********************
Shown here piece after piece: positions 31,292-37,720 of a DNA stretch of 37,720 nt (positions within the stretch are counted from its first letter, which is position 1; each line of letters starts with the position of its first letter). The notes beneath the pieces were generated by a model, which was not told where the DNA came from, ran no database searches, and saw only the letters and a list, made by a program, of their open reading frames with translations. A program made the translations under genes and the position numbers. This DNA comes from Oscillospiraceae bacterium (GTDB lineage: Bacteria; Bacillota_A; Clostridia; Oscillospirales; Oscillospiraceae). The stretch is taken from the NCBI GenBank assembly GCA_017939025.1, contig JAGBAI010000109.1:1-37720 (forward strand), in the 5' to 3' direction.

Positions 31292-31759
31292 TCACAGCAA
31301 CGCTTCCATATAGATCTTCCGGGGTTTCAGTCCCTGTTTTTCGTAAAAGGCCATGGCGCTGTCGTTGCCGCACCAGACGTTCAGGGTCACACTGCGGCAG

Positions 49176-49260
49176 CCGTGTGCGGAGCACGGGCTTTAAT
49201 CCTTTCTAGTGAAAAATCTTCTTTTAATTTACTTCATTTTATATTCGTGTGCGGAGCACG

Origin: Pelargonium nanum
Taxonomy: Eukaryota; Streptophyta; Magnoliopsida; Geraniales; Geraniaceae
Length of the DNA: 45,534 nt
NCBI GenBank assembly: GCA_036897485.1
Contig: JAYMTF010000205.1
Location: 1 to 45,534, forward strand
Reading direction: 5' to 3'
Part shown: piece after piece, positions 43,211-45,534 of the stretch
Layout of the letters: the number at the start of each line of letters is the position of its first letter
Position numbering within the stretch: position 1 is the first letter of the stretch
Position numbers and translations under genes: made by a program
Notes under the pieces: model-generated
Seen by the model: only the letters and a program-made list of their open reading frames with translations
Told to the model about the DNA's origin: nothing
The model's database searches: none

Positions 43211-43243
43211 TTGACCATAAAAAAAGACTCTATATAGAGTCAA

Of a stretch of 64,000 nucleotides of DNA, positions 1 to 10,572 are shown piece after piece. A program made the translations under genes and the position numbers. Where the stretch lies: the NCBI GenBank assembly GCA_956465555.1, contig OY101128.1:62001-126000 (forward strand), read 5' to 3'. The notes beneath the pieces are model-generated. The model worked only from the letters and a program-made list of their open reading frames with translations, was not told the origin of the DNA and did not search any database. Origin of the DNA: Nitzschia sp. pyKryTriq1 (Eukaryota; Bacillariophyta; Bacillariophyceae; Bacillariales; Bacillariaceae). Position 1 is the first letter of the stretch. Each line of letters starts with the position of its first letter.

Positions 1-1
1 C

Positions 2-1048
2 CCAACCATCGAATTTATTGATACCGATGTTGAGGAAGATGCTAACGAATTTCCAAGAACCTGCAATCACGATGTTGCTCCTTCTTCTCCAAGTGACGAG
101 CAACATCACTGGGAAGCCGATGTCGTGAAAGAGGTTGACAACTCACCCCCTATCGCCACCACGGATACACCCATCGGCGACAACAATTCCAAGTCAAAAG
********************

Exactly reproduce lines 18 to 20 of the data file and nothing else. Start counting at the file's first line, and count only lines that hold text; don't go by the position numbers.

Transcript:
Position numbers and translations under genes: made by a program
Notes under the pieces: model-generated
Seen by the model: only the letters and a program-made list of their open reading frames with translations